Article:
Normally, the addition of a mobile Intel Core i3 chip wouldn’t be cause for excitement. But the new Core i3-8130U adds something special: Turbo Boost, a capability that Intel hasn’t added to its mobile Core i3 chips before now.
Intel launched the Intel Core i3-8130U, a dual-core, four-thread, 15W mobile chip for mainstream laptops and two-in-ones, a member of the mobile Kaby Lake (14nm) family.
On the surface, the specs of the new Core i3-8130U are unimpressive: a 2.2,GHz base frequency, UHD 620 graphics, and 2,133 MHz (LPDDR3) or 2,400 MHz (DDR4) memory support. But the new boost frequency also kicks up the chip’s potential top speed to 3.4GHz, which makes the 8130U the fastest mobile Core i3 Intel offers.
The Core i3 family typically represents the least of Intel’s offerings. But with Turbo Boost, Intel’s Core i3 leaps up into more rarefied territory.
Just a couple of years ago, Intel sold the Core i7-6650U, an almost identical part: two cores, four threads, 15W, with a core frequency of 2.2GHz and a boost frequency of 3.4GHz. Intel sold that chip alone for $415, an enormous chunk of the price of a new notebook or two-in-one. Granted, Intel hasn’t announced the Core i3-8130U’s pricing, but we can hope it’ll be down in the traditional Core i3 range, more like $150 or so.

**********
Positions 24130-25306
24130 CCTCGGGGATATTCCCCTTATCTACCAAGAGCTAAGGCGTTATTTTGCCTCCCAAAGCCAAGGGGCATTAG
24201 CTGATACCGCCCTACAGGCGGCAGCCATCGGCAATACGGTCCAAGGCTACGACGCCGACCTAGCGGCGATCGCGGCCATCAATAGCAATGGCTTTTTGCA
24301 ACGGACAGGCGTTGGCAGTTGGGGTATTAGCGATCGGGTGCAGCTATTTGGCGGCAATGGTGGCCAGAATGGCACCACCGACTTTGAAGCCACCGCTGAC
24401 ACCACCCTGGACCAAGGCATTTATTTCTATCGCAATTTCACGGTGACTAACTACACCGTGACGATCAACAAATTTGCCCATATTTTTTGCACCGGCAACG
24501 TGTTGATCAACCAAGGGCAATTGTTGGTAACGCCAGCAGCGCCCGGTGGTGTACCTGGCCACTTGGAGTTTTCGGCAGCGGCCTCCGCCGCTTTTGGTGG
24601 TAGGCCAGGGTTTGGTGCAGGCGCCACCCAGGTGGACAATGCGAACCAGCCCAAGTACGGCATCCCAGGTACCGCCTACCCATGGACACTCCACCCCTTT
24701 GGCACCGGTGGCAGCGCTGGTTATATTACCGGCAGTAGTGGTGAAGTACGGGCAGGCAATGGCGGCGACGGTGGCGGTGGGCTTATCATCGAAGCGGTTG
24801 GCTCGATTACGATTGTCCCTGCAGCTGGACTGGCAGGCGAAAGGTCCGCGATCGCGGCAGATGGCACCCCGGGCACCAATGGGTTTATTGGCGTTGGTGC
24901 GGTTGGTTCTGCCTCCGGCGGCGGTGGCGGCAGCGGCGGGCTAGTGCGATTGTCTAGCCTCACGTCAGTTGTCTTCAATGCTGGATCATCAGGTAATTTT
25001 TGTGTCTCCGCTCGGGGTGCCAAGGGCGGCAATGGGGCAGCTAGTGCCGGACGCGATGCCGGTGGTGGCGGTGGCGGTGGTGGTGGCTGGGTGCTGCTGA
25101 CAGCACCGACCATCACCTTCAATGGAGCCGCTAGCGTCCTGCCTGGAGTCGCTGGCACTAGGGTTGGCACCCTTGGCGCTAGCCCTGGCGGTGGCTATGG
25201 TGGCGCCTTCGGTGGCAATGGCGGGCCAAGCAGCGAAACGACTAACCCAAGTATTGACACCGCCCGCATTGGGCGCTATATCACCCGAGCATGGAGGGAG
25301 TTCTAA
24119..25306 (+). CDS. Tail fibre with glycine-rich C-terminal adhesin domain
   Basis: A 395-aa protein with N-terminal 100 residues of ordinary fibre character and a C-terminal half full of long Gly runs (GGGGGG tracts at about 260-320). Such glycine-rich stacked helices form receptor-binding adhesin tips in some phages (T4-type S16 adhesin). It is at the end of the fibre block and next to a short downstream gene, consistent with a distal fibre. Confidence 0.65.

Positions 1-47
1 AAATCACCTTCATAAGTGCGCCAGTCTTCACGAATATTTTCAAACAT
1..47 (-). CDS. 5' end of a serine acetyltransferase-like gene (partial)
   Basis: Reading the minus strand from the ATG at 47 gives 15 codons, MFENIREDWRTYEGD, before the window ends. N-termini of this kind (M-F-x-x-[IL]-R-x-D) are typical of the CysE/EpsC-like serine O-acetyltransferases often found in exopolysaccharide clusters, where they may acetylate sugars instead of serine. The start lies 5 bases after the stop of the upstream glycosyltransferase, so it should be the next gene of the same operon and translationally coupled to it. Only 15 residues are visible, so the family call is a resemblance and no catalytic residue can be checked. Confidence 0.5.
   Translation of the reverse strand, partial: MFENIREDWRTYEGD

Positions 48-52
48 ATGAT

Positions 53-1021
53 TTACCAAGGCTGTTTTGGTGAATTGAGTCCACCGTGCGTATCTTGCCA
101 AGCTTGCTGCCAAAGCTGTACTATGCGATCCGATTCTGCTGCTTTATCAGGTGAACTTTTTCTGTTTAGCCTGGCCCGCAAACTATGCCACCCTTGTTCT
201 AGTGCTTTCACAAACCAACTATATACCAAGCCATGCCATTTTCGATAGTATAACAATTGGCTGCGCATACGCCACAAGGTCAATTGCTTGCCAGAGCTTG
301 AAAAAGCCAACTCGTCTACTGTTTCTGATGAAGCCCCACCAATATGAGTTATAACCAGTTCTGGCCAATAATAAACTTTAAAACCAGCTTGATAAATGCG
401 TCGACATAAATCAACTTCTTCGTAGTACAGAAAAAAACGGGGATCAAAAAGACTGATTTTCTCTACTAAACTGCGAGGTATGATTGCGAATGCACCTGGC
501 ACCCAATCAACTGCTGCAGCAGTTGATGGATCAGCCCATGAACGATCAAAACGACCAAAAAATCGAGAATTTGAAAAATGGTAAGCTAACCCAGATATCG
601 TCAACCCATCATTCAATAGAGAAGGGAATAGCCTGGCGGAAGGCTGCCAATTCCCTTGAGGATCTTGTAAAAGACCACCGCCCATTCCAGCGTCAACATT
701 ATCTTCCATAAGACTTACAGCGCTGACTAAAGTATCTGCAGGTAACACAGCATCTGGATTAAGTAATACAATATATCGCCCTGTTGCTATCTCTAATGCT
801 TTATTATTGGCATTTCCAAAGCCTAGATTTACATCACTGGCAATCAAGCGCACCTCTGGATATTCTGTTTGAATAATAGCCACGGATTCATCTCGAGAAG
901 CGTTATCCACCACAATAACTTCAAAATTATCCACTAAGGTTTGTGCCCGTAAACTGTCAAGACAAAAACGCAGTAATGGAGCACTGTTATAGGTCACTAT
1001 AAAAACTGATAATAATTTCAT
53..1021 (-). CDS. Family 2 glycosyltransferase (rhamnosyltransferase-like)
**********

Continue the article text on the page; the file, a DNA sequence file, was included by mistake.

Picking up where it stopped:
Intel’s addition “rounds out” Intel’s Core i3 portfolio, according to Gregory Bryant, the senior vice president of Intel’s Client Computing Group. Unfortunately, no pricing has been announced—through with a mobile processor like this one, you’ll be buying a tablet or a notebook, rather than the chip itself. Bryant tweeted that he expects to see these systems from Intel’s partners, soon.
What this means for you: It’s possible to see this as a belated response to the AMD Ryzen 5 2500U, the mobile Ryzen part AMD announced late last year. At a base clock of 2GHz and a boosted clock of 3.6GHz, Intel’s chip is pretty similar to AMD’s own 15W chip for two-in-ones. Still, AMD’s 2500U also includes 8 Radeon RX Vega CUs inside of it, offering a graphics punch that Intel really can’t without a discrete GPU attached. Nevertheless, it plays into the basic thesis of why you can’t help but root for AMD: Competition benefits you, the consumer.